In the sea of genres the medium of photography has evolved into, how do we define the work of fine art photographers ? Even before the arrival of the new age technology, digital equipment, and the possibility of mass production of imagery, these individuals had a hard time promoting themselves as artists and channeling their work as art - because this was their very intent. Like any other form of visual fine arts, the idea of fine art photography is to produce pictures that ”are to be appreciated primarily or solely for their imaginative, aesthetic, or intellectual content.” following certain formal aspects, these creatives use the camera to inspire beauty and express emotion, appeal to senses and enlighten the spirit. But because photography has a relatively short history, compared to other renowned and well-established forms of the arts such as sculpture or painting, and because it relies on a machine for help in realizing its vision, its relevance and status have been constantly disputed and discredited.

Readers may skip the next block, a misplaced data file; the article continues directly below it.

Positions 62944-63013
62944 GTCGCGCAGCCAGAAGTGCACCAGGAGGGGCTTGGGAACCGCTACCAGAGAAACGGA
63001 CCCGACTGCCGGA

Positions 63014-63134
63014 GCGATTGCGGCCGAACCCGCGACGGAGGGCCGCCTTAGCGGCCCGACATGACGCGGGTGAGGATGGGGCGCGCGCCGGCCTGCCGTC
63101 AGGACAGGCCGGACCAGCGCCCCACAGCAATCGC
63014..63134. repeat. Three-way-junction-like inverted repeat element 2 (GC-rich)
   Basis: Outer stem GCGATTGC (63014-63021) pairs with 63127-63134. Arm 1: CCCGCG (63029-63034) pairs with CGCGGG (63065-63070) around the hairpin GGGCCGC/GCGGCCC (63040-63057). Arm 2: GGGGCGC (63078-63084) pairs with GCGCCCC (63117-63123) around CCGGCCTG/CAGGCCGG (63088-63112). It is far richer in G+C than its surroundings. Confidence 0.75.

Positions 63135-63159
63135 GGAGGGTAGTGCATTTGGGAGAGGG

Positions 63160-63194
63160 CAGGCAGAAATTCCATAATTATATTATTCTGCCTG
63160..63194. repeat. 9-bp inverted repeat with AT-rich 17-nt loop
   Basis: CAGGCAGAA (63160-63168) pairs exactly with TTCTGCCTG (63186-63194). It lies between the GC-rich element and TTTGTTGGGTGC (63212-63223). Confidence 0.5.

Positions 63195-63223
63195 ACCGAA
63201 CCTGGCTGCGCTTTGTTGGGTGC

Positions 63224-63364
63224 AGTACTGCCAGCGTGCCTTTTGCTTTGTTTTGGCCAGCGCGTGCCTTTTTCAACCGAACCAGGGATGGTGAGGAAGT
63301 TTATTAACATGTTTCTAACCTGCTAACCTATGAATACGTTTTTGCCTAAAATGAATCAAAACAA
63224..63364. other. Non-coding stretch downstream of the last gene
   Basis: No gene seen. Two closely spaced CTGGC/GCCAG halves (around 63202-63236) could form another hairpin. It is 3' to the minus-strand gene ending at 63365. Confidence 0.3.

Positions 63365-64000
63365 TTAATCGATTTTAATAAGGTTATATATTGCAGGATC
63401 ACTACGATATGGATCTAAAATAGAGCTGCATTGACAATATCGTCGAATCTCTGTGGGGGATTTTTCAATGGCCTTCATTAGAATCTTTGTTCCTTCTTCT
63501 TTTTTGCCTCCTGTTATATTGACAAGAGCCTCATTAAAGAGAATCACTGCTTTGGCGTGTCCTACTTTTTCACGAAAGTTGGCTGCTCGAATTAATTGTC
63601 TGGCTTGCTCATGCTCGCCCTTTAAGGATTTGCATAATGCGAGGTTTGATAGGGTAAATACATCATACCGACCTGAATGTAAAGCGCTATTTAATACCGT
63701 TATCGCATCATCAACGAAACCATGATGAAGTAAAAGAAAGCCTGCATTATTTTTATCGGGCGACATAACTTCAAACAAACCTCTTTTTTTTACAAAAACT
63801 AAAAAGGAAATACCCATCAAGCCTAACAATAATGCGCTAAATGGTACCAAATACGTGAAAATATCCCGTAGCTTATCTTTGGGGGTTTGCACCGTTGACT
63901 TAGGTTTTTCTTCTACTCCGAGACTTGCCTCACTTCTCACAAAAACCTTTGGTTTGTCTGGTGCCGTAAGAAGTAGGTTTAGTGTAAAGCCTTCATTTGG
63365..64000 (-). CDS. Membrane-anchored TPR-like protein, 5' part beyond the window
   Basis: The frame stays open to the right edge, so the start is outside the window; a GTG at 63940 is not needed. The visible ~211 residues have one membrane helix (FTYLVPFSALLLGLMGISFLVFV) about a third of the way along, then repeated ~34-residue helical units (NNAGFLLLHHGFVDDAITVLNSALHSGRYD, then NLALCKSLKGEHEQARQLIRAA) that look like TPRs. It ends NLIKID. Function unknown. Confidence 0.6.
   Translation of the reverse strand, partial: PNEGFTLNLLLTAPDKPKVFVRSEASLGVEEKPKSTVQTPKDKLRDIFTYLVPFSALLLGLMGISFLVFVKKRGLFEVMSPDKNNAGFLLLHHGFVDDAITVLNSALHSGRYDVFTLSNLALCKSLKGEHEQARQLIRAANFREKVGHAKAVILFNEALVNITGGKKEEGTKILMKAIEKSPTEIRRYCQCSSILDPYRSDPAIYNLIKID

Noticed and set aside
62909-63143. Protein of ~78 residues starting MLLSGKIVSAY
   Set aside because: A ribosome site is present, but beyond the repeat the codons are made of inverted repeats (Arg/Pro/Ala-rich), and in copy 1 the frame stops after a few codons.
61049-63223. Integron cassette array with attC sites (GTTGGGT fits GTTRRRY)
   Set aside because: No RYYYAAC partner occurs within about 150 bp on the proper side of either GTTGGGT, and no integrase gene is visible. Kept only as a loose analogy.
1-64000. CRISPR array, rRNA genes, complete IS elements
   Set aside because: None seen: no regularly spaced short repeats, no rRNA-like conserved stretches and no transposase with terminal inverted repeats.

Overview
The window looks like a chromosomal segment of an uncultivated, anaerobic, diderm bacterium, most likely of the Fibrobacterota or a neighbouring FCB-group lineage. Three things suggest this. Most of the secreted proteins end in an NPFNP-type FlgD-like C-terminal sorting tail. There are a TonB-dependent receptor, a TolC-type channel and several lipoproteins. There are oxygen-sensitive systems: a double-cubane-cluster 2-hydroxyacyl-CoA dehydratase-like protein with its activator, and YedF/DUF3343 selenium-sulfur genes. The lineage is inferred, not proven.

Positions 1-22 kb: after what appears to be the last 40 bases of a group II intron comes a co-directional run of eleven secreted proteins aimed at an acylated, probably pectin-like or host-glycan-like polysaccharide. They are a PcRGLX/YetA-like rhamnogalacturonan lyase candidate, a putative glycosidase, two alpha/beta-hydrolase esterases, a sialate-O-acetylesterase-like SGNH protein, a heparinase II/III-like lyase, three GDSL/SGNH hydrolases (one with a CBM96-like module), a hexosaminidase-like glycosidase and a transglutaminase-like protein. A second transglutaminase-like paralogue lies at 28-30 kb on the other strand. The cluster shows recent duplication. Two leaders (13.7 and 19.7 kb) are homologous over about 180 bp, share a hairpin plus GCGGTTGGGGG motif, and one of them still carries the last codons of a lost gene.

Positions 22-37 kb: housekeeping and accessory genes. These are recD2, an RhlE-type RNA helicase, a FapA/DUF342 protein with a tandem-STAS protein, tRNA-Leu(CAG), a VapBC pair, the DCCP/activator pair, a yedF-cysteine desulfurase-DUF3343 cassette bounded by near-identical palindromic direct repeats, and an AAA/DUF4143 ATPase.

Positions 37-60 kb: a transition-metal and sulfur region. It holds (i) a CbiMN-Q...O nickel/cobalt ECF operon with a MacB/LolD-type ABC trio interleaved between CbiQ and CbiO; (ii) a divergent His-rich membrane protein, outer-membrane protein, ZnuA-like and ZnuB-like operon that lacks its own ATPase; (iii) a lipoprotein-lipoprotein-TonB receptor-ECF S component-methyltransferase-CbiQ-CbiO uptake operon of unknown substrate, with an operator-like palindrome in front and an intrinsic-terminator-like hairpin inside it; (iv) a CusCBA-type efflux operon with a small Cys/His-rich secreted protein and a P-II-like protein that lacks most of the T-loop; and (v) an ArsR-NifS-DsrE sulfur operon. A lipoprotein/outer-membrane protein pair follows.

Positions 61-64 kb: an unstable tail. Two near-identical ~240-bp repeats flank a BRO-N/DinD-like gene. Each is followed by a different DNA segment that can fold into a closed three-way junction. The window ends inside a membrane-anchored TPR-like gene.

Indeed, some two hundred years ago, the creation of photography caused a revolution in the world of art. Bringing a new way of distributing ideas across social classes, it changed the way we perceive the world. This also introduced many unpredictable consequences the medium brought to art as well, along with all other inventions of the industrial age. The initial idea of those who had taken the interest in creating a fresh kind of imagery was to capture realitfine y, something no other kind of art could do as accurately, but not long after that came Pictorialism, for instance, wanting to propose the photographic work as art - like painting, photography could pursue a conceptual thought and deliver an aesthetic image that could be anything: landscape, portrait, or an example of nature, fashion, documentary or any other kind of imagery.